The Under Armour brand is kicking butt on athlete endorsements

Under_armour_logo.svgFull respect to the Under Armour brand, who have gone from an “under the equipment” materials business to one of the coolest sports businesses.  How did under-shirts ever become cool?

Love the entrepreneurial story: Under Armour, started by Kevin Plank in 1996, ran the first year out of his grandmother’s basement in Baltimore. Plank was a Running Back in College and got tired of his sweat soaked tee shirts. Noticing that his shorts remained dry in practice, he was inspired to make a T-shirt using moisture-wicking synthetic fabric. Like an entrepreneur, he sold the materials directly out of the trunk of his car, up and down the east coast. Hard work. Pretty soon, the best athletes gravitated to the brand and started to wear Under Armour. Everyone began noticing and the tipping point happened quickly.  The authentic sports brand was born.

Under Armour could have stayed small, but instead has jumped into the big arena going up against Nike and Adidas in the sports garment industry. Half the US share of Nike, but on the verge of over-taking Adidas for the #2 slot. And the brand is celebrating year 20.

Capturing athlete endorsements is a big bucks gamble, a bit like signing a top draft pick and hoping they can catch the ball. Look at any draft and half the first round makes it. Under Armour’s first big attempt to land a top dog was their bid for Kevin Durrant, but he ended up with Nike. But now they were in the game.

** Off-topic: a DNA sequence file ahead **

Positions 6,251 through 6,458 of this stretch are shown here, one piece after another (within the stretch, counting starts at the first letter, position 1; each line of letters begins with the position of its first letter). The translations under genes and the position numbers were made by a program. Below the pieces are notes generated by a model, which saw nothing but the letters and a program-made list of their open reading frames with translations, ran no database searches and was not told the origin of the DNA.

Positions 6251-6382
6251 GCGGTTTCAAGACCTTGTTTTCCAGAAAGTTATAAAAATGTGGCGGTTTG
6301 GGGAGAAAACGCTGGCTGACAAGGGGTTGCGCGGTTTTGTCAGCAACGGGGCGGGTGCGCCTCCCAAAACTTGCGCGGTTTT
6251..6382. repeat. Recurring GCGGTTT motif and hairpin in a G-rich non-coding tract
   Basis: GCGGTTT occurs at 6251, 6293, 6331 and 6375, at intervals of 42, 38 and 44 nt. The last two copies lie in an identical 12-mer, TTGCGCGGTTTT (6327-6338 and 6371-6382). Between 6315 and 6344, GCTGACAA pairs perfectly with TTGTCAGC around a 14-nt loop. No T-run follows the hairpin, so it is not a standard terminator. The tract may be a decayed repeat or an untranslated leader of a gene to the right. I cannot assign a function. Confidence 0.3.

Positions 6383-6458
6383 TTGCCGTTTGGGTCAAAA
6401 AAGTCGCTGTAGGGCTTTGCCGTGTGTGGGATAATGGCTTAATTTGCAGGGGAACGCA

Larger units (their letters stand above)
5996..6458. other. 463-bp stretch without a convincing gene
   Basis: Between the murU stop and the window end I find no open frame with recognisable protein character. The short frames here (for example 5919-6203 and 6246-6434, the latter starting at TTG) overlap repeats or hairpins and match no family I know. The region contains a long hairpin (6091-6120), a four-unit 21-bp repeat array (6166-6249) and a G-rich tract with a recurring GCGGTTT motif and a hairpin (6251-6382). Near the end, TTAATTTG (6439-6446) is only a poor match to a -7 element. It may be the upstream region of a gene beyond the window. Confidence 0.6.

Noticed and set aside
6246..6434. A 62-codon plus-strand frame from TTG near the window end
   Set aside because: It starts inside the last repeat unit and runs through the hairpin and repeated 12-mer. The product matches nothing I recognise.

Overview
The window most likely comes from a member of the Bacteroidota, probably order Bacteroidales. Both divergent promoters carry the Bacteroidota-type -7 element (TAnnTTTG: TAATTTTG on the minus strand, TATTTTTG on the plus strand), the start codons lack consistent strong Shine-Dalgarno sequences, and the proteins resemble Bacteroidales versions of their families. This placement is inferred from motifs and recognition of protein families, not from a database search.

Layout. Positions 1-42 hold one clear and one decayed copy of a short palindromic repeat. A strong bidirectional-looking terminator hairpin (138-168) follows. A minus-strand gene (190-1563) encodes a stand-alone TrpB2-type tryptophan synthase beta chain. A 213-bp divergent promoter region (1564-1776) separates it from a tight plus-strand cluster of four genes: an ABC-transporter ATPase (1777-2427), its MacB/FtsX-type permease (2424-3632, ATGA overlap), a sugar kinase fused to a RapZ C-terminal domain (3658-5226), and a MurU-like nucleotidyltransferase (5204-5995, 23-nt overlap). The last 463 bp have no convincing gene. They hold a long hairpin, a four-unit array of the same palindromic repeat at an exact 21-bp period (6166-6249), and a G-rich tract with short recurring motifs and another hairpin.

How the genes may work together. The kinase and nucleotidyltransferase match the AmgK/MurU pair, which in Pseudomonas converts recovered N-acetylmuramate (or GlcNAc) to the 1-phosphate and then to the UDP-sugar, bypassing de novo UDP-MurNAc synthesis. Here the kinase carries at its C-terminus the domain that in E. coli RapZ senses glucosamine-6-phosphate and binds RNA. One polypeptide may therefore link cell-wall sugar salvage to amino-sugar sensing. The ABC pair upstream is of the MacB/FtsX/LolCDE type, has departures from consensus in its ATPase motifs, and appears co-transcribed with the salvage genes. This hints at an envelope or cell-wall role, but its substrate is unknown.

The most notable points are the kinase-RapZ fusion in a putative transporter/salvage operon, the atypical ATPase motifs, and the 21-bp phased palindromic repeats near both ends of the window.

Most people start deciding what sports brand they want to get behind in High School or College, then stick with it the rest of their life. So, the 15-25 year old is the target of all your athlete endorsement. Whether by good solid scouting, a bit of luck and hard work, let’s look at the amazing roster of Under Armour.

The Under Armour Roster

So which athlete does the 15-25 year olds love? Steph Curry. Under Armour has him, signed at $4 Million a year compared to Kevin Durrant’s $30 Million per or Adidas with James Harden at $20 Million per. As reigning NBA MVP and likely headed for a second straight he is a human-highlight reel every night. His Curry One shoes are selling through the roof.

Who is the best golfer on the planet?  Jordan Speith is 22 years old and just won two majors in 2015. Plus, he’s American. While Nike has Rory McIlroy for 10 years at $25 Million, Under Armour signed Spieth to a 10 year deal that is completely incentive driven, tied to performance. They initially offered him a 25 year contract.

Who is the best football player and certainly the one generating the most press?  Cam Newton. Yes, he’s polarizing and controversial, but only if you’re over 25. He is beloved by the teens. Under Armour has him.

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Who is the best hockey player on the planet? Goalie Carey Price. His injury alone this year has seen the complete collapse of the Montreal Canadiens. Under Armour has him.